DougNZ wrote:... One of the greatest things I have learnt is to see the beauty and sophistication in simple movement. ...
I couldn't agree more. IMHO, real (technical) mastery is displayed, if, when watching, or feeling such kind of simple movement(s), produces the "wow-effect", rather than any (allegedly) "high level", complicated, or even artistic techniques.
I also don't object to what you wrote about arousal levels and their effects. Scientific evidence more than enough has been provided for that already.
I just think, that an essential goal of the education of bushi was to achieve a mindset, that kept that level rather low, regardless of circumstances, and even in mortal danger. Perhaps "development of sangfroid" may be a proper description and expression, and I believe that it begun at a very young age. The virtually proverbial admonition: "What only are you going to do, if you have to perform seppuku?" of samurai-mothers to "overreacting" children seems to underline that. Additionally, I think especially during the times of constant warfare, there often simply was not enough time to teach or learn anything else but those type of techniques, you allude to, and the training of the mental state had to begin very, very early, to pay off in time. Of course, I don't know how often the goal was really achieved at all.
According to an old story (albeit from the later time, called Edo-period), addressing that goal, it doesn't seem to have happened all too often. Perhaps, now it is time to once again repeat that record from the German edition of D. T. Suzuki's "Zen in the Japanese culture", I've cited already in another thread:
"To quote one of the stories cited in the Hagakure: Yagyū Tajima no kami Munenori was a great swordsman and teacher in the art to the shōgun of the time, Tokugawa Iyemitsu. One of the personal guards of the shōgun one day came to Tajima no kami wishing to be trained in swordplay. The master said, "As I observe, you seem to be a master of the art yourself; pray tell me to what school you belong, before we enter into the relationship of teacher and pupil."
The guardsman said, "I am ashamed to confess that I have never learned the art."
"Are you going to fool me? I am teacher to the honourable shōgun himself, and I know my judging eye never fails."
"I am sorry to defy your honour, but I really know nothing." This resolute denial on the part of the visitor made the swordsmaster think for a while, and he finally said, "If you say so, that must be so; but I am still sure of your being master of something, though I don't know of just what."
"Yes, if you insist, I will tell you this. There is one thing of which I can say I am complete master. When I was still a boy, the thought came upon me that as a samurai I ought in no circumstances to be afraid of death, and ever since I have grappled with the problem of death now for some years, and finally the problem has entirely ceased to worry me. May this be what you hint at?"
"Exactly!" exclaimed Tajima no kami. "That is what I mean. I am glad I made no mistake in my judgement. For the ultimate secrets of swordsmanship also lie in being released from the thought of death. I have trained ever so many hundreds of my pupils along this line, but so far none of them really deserve the final certificate for swordsmanship. You need no technical training, you are already a master."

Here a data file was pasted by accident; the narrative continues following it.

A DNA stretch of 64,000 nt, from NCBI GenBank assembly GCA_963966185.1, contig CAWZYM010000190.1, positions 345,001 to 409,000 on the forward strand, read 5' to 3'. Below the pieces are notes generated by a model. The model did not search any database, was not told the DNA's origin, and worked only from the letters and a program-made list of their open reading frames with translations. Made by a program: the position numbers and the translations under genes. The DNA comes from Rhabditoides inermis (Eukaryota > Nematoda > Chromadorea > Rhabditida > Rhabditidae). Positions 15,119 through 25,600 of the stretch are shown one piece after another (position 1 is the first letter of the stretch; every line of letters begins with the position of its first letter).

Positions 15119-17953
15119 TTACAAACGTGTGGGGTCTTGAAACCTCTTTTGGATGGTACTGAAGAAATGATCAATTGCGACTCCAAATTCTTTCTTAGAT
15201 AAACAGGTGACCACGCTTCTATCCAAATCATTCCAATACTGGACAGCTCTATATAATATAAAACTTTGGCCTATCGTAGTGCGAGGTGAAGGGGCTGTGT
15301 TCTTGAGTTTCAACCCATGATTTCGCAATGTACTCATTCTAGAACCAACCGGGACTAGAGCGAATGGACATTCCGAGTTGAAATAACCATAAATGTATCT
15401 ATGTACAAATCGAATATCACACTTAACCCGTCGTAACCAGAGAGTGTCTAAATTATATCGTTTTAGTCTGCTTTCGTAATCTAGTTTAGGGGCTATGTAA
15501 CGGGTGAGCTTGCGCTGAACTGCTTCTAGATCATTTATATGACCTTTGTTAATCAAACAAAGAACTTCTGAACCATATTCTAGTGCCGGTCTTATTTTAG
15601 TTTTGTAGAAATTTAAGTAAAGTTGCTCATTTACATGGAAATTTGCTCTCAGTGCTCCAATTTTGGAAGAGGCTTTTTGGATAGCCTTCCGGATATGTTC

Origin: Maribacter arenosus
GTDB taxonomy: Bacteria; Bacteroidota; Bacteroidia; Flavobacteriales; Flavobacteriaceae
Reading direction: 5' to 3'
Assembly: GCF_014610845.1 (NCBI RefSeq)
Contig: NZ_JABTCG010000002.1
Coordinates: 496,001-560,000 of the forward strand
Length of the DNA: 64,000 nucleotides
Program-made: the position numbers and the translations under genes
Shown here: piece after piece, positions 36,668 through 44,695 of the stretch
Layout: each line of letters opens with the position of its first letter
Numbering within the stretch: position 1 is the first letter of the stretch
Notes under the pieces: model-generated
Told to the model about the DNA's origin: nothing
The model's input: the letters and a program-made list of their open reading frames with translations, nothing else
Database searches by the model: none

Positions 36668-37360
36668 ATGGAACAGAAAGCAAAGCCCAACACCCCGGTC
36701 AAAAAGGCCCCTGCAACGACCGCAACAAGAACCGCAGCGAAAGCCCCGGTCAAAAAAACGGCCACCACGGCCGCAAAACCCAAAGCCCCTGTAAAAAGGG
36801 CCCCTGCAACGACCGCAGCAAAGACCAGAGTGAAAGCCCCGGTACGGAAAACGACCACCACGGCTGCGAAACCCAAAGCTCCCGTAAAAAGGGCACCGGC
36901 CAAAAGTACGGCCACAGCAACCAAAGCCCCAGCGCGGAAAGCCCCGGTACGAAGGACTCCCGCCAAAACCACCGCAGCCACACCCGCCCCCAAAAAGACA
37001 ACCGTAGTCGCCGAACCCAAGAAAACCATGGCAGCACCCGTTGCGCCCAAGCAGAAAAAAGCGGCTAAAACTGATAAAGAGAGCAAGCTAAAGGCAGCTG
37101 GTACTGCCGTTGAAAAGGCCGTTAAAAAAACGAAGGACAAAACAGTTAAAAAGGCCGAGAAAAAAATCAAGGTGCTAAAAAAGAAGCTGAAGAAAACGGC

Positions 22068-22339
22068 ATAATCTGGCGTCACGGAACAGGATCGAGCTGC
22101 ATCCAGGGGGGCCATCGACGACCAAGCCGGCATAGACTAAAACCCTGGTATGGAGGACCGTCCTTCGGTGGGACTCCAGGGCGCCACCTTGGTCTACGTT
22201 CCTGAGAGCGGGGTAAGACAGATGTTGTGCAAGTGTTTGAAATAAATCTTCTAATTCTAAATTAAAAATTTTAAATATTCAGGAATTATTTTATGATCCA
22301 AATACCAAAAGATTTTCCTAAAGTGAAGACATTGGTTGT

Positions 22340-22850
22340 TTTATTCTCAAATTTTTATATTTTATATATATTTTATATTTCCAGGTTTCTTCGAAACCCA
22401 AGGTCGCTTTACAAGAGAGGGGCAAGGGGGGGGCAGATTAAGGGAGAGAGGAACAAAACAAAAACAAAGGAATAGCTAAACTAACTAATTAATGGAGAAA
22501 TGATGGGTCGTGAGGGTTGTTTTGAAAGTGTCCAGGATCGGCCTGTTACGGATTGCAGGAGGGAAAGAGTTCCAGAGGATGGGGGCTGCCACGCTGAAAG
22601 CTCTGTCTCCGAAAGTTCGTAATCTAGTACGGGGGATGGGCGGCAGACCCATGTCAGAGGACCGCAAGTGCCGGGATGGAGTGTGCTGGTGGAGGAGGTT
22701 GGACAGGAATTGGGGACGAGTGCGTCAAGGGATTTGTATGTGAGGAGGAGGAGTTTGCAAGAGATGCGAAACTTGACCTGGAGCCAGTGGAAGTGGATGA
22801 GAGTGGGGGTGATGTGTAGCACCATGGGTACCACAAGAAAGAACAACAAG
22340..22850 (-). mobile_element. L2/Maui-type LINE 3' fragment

Undoubtedly somebody, who is ready to give his live at any time without hesitation, and doesn't even mind, can do a lot, the most, even everything he is physically able to do, and even under the most dreadful circumstances, because he simply never reaches the highest, the "band black" level - for psychical reasons, at least. My point therefore is, that those restrictions, owed to a highly increased arousal level, simply did (do) not apply under those conditions.
BTW, relics of that seem to have been inherited even into gendai budō. I regard the same, calm attitude required from a budōka (which is so often neglected, nowadays) after either winning or loosing in competition, to be, not least, a remote reminder about that calm mindset and composure.
But, OTH, that (also) psychical conditions like the "arousal levels" we talked about, are indicated by the physical phenomenon of "heart rate", which is, regardless of any psychical and emotional discomposure, also a sign for the level of cardiovascular fitness, to me, is also a striking proof for the fact, that physical AND mental training always have to go hand in hand for optimal results. Something that hardly can be fully provided within the realm of contemporary club training, but has to be 1. accepted as necessity for real mastership of a martial art, and 2. strived for, by the individual itself throughout it's life, after that acceptance. Otherwise, one should be realistic enough, to accept mastership of such an art to be out of individual range. Of course, that certainly doesn't mean, that practice can't give pleasure or be meaningful nevertheless, or can't even be helpful in specific cases of emergency. One just can't be able to reach the real peak, and is well advised to accept that (not only, but also regarding the question, which grade could be adequate, for oneself). Realism is always a good thing.
Regarding the question what works best if we get older, we're on the same track again, I think, becoming 60 this year.